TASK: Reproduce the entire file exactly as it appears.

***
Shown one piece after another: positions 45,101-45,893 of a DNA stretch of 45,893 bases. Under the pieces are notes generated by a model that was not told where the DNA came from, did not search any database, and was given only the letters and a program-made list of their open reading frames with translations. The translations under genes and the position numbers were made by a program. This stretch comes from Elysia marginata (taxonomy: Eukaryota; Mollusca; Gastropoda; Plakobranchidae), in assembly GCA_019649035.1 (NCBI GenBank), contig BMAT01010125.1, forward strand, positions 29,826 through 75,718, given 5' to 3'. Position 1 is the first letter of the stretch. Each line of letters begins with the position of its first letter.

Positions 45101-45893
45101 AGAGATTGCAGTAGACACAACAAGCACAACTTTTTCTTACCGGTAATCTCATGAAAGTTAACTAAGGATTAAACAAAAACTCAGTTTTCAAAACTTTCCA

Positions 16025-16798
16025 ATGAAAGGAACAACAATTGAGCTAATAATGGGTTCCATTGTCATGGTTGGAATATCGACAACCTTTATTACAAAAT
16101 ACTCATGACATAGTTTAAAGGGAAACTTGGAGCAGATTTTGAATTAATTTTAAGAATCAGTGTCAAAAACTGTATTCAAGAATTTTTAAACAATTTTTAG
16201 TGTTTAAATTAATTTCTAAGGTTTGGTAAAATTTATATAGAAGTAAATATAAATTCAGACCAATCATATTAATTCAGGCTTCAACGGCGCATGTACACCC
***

Shown one piece after another: positions 45,101-45,893 of a DNA stretch of 45,893 bases. Under the pieces are notes generated by a model that was not told where the DNA came from, did not search any database, and was given only the letters and a program-made list of their open reading frames with translations. The translations under genes and the position numbers were made by a program. This stretch comes from Elysia marginata (taxonomy: Eukaryota; Mollusca; Gastropoda; Plakobranchidae), in assembly GCA_019649035.1 (NCBI GenBank), contig BMAT01010125.1, forward strand, positions 29,826 through 75,718, given 5' to 3'. Position 1 is the first letter of the stretch. Each line of letters begins with the position of its first letter.

Positions 45101-45893
45101 AGAGATTGCAGTAGACACAACAAGCACAACTTTTTCTTACCGGTAATCTCATGAAAGTTAACTAAGGATTAAACAAAAACTCAGTTTTCAAAACTTTCCA

Positions 16025-16798
16025 ATGAAAGGAACAACAATTGAGCTAATAATGGGTTCCATTGTCATGGTTGGAATATCGACAACCTTTATTACAAAAT
16101 ACTCATGACATAGTTTAAAGGGAAACTTGGAGCAGATTTTGAATTAATTTTAAGAATCAGTGTCAAAAACTGTATTCAAGAATTTTTAAACAATTTTTAG
16201 TGTTTAAATTAATTTCTAAGGTTTGGTAAAATTTATATAGAAGTAAATATAAATTCAGACCAATCATATTAATTCAGGCTTCAACGGCGCATGTACACCC